September 15, 2020
Do online reviews help or hurt a business? Depending on the type of review, of course, it could go either way.
First, consider what a good review can do for your business. Courtesy of Qualtrics.com, here are a few stats:
Clearly, positive reviews can help your business—with word of mouth and even a revenue boost. Here's another important statistic: 91 percent of 18- to 34-year-olds trust online reviews as much as personal recommendations. As this demographic moves up to become your ideal client (and they will), it will be more important than ever to have those stellar reviews out there for the, well…reviewing.
Now, let’s consider what a bad review can do to a business. Here are the current stats:
A single bad review in a sea of good ones shouldn't tarnish your reputation. After all, you can't please everyone. But that also doesn’t mean you can just walk away from it. Bad reviews must be dealt with, and swiftly! Online review experts recommend replying to bad reviewers with a brief message to let them know they’ve been heard. Usually an authentic apology and/or an invitation to contact you for a resolution will cool the heat quickly.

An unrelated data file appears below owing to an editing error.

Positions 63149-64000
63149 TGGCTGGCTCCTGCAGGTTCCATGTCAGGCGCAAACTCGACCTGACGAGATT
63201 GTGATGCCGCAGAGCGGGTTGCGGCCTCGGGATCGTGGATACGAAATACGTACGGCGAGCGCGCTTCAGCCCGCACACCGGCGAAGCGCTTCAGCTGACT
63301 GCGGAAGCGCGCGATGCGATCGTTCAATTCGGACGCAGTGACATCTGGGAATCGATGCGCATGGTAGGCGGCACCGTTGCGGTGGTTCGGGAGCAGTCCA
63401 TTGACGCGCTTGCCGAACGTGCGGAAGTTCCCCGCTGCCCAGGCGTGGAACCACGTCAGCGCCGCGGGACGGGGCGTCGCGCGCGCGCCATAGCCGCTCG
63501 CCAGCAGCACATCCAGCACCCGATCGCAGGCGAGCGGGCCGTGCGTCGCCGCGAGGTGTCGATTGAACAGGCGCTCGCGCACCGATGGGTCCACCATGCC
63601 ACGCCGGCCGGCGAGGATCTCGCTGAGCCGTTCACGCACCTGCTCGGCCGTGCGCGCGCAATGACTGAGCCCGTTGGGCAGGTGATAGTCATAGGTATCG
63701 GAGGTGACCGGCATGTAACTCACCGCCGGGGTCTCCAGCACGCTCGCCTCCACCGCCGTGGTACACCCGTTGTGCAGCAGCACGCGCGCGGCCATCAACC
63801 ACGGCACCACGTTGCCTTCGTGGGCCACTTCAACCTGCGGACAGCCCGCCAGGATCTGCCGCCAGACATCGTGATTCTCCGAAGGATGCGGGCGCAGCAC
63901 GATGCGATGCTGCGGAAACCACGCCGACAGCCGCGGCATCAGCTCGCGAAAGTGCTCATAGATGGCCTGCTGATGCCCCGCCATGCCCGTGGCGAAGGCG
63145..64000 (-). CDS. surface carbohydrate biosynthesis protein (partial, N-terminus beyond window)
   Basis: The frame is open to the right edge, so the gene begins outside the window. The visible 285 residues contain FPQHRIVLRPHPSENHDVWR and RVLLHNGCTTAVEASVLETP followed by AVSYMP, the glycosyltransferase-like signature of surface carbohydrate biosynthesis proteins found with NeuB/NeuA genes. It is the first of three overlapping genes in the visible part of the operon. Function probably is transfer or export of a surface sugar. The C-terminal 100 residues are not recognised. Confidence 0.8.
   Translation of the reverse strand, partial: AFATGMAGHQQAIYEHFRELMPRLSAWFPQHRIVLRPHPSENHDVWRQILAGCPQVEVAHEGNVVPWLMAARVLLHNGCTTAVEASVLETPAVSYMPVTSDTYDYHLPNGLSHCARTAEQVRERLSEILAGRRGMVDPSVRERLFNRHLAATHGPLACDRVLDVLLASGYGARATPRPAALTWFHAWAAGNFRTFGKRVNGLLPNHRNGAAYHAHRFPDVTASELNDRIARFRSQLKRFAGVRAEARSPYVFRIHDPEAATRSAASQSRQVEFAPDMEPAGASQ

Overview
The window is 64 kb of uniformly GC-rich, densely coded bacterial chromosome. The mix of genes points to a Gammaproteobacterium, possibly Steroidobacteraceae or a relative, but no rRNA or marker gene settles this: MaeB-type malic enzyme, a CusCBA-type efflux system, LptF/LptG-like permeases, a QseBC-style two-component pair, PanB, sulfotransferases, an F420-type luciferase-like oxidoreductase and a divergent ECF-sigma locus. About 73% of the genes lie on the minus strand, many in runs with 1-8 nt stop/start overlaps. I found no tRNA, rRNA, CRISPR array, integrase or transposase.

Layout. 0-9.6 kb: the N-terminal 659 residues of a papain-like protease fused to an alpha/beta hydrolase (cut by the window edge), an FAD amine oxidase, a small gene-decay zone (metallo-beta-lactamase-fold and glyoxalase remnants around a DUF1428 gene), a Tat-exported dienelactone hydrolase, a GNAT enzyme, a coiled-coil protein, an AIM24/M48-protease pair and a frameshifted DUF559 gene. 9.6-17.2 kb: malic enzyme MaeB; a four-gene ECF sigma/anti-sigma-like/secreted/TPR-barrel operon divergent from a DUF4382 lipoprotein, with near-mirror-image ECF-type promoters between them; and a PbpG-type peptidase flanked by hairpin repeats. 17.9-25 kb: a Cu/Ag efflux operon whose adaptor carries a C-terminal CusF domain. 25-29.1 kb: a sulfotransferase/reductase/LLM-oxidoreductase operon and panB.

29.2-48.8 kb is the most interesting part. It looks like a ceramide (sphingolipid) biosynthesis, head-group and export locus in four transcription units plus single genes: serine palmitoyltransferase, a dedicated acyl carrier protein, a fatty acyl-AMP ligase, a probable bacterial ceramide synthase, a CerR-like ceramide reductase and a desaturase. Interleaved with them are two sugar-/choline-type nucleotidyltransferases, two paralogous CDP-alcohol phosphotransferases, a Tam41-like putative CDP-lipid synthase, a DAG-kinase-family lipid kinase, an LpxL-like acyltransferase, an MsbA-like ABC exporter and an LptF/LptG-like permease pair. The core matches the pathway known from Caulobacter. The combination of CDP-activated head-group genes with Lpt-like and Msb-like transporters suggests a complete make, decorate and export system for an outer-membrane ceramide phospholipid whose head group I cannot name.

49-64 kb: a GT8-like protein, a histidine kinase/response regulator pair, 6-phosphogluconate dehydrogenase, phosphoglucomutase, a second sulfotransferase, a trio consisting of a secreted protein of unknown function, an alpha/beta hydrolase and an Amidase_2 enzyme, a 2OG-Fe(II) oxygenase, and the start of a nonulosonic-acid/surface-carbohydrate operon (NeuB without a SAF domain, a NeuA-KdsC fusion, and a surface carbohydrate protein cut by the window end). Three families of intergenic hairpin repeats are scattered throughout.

If the bad review turns out to be unjustified crankiness, you may lose that customer (not necessarily a bad thing). But if the complaint is justified and you make it right, you may save the relationship and earn a diehard fan in the process.
Overall, it’s important to be seen online, and reviews are one of the best ways to make a name for your business. Stockpiling positive reviews can help a business exponentially. And while a bad review can hurt, if you handle it quickly and professionally, it can also turn out to be good for business.
For many small businesses, the grand reopening is still on hold. The rapid spread of the Delta variant of COVID-19 has mired a variety of companies in diminished revenue and serious staffing shortages. In response, the Small Business Administration (SBA) has retooled its Economic Injury Disaster Loan (EIDL) program to offer targeted relief to eligible employers.
When the pandemic first began, families had to adjust to a new normal: Family time, all the time.
As summer winds down and the calendar turns to September, let’s take a look at what kind of calendar you’re turning.